Washington, 10 October 1998
Mr. SOLOMON. Mr. Speaker, I cannot help but think how things have
a way of coming about full circle. As a freshman Member of this body
20 years ago, the first bill I worked on was the Taiwan Relations
Act. I still believe that the legislation is one of the most
significant achievements of my career and certainly of the whole
period in which I have served in this Congress. Again, the gentleman
from New York (Mr. Gilman) was an integral part of that whole
Mr. Speaker, Members who have come to the House more recently may
wonder why it is that so many of us more senior Members from both
sides of the aisle are so concerned about Taiwan. Let me tell the
Members why. When President Carter broke off diplomatic relations
with Taiwan in favor of recognizing Communist mainland China, that
marked the only time in 210 years of constitutional history that our
government has broken relations with a treaty ally without
provocation and during a time of peace.
Whatever Members may have thought about the merits or the demerits
of recognizing mainland Communist China, Members from both sides of
the aisle at all points on the philosophical spectrum realized that
a profoundly important and potentially dangerous precedent was being
established by doing just that. Members reasoned that if America is
seen as being unfaithful to its allies, America will soon have no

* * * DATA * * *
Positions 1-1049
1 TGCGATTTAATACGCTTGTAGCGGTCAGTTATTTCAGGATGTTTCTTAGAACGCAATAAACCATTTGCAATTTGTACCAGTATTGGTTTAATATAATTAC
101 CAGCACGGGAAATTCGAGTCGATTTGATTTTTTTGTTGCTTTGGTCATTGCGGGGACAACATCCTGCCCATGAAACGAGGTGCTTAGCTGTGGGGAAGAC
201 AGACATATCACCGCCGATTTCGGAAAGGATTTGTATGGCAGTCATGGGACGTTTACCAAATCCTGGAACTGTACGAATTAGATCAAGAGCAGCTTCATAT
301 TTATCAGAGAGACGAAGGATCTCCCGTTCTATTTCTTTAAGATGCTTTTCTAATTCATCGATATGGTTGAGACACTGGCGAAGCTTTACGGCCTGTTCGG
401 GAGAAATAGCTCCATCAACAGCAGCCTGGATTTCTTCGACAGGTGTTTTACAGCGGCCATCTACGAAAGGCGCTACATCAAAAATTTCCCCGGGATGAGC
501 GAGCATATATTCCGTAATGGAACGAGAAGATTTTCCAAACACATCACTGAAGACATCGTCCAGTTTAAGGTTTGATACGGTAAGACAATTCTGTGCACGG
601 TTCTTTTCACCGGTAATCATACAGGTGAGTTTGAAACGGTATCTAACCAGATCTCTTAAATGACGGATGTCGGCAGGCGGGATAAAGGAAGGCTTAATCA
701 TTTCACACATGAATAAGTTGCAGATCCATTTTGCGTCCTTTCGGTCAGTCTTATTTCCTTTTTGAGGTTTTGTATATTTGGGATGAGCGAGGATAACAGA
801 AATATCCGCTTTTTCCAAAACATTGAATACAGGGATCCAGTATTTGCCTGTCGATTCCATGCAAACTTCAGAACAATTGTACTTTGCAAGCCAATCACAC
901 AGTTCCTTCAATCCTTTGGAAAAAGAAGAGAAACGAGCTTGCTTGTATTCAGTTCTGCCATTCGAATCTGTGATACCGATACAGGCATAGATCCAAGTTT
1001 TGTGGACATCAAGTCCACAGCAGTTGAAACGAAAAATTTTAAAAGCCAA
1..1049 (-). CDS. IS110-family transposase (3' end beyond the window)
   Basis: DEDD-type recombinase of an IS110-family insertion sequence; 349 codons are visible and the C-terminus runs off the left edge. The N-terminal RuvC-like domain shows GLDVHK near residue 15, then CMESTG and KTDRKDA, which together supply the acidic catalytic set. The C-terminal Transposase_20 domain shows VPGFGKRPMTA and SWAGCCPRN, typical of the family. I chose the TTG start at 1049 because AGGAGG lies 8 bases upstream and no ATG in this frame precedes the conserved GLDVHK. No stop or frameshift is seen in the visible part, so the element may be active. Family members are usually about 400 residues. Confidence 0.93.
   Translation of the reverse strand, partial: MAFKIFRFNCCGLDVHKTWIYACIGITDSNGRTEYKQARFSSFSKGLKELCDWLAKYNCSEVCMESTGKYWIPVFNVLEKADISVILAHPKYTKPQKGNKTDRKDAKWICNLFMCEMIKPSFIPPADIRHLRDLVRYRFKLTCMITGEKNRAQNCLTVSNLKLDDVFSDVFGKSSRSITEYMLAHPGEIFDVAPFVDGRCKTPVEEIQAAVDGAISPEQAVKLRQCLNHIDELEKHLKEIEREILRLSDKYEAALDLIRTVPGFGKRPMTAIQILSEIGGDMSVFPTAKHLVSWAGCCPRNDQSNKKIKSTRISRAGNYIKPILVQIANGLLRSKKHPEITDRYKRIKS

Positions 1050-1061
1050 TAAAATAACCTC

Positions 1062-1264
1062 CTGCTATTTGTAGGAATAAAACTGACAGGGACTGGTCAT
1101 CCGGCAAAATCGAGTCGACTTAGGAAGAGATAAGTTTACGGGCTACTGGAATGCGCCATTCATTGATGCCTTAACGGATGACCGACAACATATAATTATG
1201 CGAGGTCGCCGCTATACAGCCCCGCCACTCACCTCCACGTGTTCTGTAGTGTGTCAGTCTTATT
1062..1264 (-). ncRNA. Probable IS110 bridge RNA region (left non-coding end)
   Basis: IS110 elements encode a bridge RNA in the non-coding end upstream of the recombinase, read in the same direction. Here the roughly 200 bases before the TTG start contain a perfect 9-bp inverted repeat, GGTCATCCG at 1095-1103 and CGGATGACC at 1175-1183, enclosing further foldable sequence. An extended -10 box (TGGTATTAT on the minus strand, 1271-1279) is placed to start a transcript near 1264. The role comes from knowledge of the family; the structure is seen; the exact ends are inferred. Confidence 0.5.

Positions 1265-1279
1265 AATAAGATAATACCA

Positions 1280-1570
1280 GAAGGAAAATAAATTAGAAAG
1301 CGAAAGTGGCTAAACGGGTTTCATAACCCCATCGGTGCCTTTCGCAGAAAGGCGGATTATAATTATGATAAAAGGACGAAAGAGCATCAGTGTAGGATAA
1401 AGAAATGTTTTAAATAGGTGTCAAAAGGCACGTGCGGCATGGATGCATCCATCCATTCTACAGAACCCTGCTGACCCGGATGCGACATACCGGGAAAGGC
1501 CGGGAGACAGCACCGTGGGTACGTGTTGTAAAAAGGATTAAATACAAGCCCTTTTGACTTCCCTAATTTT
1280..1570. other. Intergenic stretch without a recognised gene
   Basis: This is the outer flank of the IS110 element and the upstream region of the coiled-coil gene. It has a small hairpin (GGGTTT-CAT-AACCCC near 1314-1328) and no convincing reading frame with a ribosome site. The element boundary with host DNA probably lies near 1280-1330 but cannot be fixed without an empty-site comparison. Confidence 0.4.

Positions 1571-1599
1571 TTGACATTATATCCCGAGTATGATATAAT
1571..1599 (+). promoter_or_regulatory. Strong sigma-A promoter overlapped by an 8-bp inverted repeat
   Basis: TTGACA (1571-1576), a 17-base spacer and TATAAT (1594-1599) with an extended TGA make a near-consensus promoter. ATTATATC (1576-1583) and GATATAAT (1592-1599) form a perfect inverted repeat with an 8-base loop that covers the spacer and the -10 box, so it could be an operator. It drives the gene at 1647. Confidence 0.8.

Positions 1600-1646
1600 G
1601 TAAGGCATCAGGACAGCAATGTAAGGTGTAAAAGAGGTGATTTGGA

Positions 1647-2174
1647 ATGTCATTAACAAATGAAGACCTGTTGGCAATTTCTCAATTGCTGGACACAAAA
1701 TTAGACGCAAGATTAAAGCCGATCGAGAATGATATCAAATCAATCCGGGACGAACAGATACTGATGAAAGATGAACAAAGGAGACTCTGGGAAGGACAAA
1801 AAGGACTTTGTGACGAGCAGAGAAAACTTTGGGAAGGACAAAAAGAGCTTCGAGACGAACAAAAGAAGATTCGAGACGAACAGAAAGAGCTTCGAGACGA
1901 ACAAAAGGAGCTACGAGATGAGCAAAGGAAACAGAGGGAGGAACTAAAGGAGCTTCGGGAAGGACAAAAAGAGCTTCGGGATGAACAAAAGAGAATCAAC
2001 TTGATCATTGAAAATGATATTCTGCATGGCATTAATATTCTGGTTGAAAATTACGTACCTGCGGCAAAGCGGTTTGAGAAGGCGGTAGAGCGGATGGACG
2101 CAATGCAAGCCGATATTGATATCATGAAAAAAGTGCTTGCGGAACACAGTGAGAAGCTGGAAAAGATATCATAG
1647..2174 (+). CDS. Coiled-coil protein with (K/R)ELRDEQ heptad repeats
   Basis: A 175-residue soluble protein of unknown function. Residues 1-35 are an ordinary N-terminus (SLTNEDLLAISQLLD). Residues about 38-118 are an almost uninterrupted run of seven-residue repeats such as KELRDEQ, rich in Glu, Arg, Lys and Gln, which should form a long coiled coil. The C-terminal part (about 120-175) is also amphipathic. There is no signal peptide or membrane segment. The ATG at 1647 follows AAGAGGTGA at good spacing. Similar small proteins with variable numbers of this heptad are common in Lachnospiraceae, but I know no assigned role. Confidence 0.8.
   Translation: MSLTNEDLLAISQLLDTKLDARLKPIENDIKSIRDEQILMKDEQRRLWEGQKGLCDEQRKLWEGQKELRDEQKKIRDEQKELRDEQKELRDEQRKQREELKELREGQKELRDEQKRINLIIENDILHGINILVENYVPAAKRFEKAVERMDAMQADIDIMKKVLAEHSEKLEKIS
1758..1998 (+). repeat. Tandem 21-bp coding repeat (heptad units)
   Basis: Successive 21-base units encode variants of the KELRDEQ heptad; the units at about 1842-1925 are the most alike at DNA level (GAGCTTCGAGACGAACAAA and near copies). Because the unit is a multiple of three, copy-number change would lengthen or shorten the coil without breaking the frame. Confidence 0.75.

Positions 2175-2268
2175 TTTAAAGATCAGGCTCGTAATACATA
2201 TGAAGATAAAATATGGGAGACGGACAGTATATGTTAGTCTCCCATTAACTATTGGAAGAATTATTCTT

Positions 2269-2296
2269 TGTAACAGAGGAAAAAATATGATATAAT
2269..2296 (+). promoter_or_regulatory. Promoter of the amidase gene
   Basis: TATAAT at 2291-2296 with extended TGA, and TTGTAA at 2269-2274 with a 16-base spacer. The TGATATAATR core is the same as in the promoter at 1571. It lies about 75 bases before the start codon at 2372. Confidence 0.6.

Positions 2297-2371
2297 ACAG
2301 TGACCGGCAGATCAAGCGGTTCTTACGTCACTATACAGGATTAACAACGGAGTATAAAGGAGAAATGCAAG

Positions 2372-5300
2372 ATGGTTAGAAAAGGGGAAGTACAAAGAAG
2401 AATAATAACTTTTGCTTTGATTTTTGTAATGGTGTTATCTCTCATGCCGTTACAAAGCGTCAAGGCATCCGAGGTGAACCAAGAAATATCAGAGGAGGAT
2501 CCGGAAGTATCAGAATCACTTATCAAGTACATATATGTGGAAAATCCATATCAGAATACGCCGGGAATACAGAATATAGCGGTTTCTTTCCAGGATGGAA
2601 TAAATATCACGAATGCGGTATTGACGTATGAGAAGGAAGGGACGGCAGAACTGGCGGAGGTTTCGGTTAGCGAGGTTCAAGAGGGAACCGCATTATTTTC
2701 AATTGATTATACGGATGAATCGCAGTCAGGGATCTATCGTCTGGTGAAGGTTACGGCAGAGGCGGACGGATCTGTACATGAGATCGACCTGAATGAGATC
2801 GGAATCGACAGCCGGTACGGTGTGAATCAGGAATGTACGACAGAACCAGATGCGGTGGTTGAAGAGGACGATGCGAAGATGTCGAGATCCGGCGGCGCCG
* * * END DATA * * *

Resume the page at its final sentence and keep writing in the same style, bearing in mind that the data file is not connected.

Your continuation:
allies at all. So the Taiwan Relations Act was enacted as a way of
assuring the people of Taiwan that America was not abandoning them
and that the representatives of the American people, we Members of
Congress, overwhelmingly stood solidly with them, regardless of the
fact that the President, having the constitutional authority to
conduct foreign policy, saw fit to derecognize them at that time.
The entire world, and especially our other allies in Asia, needed
that same reassurance.
In the years since then, many Members, myself included, have
served as watchdogs to make sure that the Taiwan Relations Act, and
that is the law of the land right today, Mr. Speaker, is adhered to
in both the letter and the spirit of law. The most important thing
to be concerned about is that nothing be done, nothing ever be done,
by omission or by commission, that can be construed as undercutting
Taiwan or pressuring Taiwan to yield to coercion from mainland
China. Mainland China is very good about doing that. They are great
Mr. Speaker, the Taiwan Relations Act was a creative response to
the unprecedented diplomatic challenge posed by the desire, in fact,
the need, to maintain and protect close ties with a historic friend
that found itself laboring under the burden of an ambiguous national
identity, and still does. One would have hoped that similarly
creative thinking would have been done in various international
institutions around the world, but that has not been especially
forthcoming, and again, the reason is through the direct
intimidation by the Communist Peoples' Republic of China.
Nevertheless, we have an opportunity today to do something